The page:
Hepatitis E virus: advances and challenges Ila Nimgaonkar1, Qiang Ding1, Robert E. Schwartz2 and Alexander Ploss1

Abstract | At least 20 million hepatitis E virus (HEV) infections occur annually, with >3 million symptomatic cases and ~60,000 fatalities. Hepatitis E is generally self-limiting, with a case fatality rate of 0.5–3% in young adults. However, it can cause up to 30% mortality in pregnant women in the third trimester and can become chronic in immunocompromised individuals, such as those receiving organ transplants or chemotherapy and individuals with HIV infection. HEV is transmitted primarily via the faecal–oral route and was previously thought to be a public health concern only in developing countries. It is now also being frequently reported in industrialized countries, where it is transmitted zoonotically or through organ transplantation or blood transfusions. Although a vaccine for HEV has been developed, it is only licensed in China. Additionally, no effective, non-teratogenic and specific treatments against HEV infections are currently available. Although progress has been made in characterizing HEV biology, the scarcity of adequate experimental platforms has hampered further research. In this Review, we focus on providing an update on the HEV life cycle. We will further discuss existing cell culture and animal models and highlight platforms that have proven to be useful and/or are emerging for studying other hepatotropic (viral) pathogens.

Department of Molecular Biology, Princeton University, Lewis Thomas Laboratory, Washington Road, Princeton, New Jersey 08544, USA. 2 Division of Gastroenterology and Hepatology, Department of Medicine, Weill Medical College of Cornell University, New York, New York 10021, USA. 1

Correspondence to A.P. [email protected] doi:10.1038/nrgastro.2017.150 Published online 22 Nov 2017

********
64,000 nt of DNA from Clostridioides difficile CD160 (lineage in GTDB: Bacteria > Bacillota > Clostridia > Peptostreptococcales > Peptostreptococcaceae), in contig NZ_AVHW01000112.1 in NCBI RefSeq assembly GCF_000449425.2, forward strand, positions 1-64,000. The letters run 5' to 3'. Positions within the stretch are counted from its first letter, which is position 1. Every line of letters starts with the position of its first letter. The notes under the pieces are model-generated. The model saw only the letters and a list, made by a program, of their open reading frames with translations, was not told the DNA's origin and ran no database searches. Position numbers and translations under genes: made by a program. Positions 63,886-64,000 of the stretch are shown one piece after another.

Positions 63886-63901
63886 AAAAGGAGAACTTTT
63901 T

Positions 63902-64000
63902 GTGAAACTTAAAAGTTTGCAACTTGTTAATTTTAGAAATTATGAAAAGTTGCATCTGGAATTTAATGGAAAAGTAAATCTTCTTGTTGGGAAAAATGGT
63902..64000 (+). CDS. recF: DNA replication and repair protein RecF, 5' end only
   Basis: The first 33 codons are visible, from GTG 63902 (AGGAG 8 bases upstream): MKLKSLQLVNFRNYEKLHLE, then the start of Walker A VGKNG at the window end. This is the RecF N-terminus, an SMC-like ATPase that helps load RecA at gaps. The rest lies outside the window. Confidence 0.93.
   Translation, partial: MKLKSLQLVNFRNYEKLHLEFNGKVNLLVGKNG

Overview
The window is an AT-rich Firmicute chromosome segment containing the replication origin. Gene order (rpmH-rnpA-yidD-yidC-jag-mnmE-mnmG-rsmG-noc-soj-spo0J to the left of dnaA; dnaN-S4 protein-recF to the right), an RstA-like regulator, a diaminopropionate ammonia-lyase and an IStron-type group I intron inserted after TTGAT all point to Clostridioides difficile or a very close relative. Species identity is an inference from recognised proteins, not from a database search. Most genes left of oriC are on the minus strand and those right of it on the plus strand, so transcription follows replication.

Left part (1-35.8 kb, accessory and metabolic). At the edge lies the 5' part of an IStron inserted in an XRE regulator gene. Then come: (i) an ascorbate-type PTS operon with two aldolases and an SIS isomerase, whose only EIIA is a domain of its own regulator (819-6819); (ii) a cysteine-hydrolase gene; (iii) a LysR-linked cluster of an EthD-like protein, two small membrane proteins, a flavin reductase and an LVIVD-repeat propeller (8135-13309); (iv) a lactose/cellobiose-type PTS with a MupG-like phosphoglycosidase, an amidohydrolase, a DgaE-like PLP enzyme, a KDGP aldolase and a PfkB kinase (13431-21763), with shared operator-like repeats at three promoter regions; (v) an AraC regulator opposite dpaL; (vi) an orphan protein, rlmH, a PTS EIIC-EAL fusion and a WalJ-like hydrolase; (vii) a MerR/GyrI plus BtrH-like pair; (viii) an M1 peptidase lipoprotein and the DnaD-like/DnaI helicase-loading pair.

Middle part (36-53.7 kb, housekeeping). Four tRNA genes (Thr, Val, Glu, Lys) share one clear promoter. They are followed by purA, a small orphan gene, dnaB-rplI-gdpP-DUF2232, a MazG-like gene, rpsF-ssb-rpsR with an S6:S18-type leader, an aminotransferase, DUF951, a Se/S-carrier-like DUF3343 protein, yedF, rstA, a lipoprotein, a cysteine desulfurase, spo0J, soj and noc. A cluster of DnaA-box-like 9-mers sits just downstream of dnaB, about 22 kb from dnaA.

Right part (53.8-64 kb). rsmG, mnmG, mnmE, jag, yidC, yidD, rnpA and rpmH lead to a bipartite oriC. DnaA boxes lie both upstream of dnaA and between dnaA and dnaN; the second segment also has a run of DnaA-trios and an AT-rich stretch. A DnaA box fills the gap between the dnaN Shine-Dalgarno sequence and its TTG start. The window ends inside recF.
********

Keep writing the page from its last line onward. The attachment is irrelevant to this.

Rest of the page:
In the late 1970s, a large-scale, waterborne epidemic of hepatitis spread through 200 villages in the Kashmir Valley of India, causing 52,000 cases of icteric disease and 1,700 deaths1. Although the patients’ clinical symptoms resembled hepatitis A, they were sero­negative for both hepatitis A virus (HAV) and HBV. This finding led to the proposed existence of a new ‘enteric non‑A non‑B h ­ epatitis’ (ENANBH)2,3. A few years later in 1983, ­similar symptoms were noticed in an outbreak at a Soviet ­military camp in Afghanistan. A volunteer ingested pooled stool extracts from nine affected patients and developed the typical signs and symptoms of acute hepatitis. This finding established that the virus could be transmitted via the faecal–oral route and led to the identification of 27–30 nm spherical virus-like particles in the patient’s stool that produced hepatitis when inocu­ lated in cynomolgus monkeys4. The first partial cDNA of ENANBH was cloned and sequenced in 1990, and ENANBH was renamed ‘hepatitis E virus’ (HEV) the same year 5. HEV, an RNA virus, is now recognized as a global health problem in both developing and industrial­ ized regions, including South and East Asia, East Africa, Mexico, Western Europe and the USA6–24. In this Review, we prov­ide a summary of current knowledge on HEV, highlight cell culture and animal models that have advanced our understanding of the virus and discuss areas in which the existing models can be improved.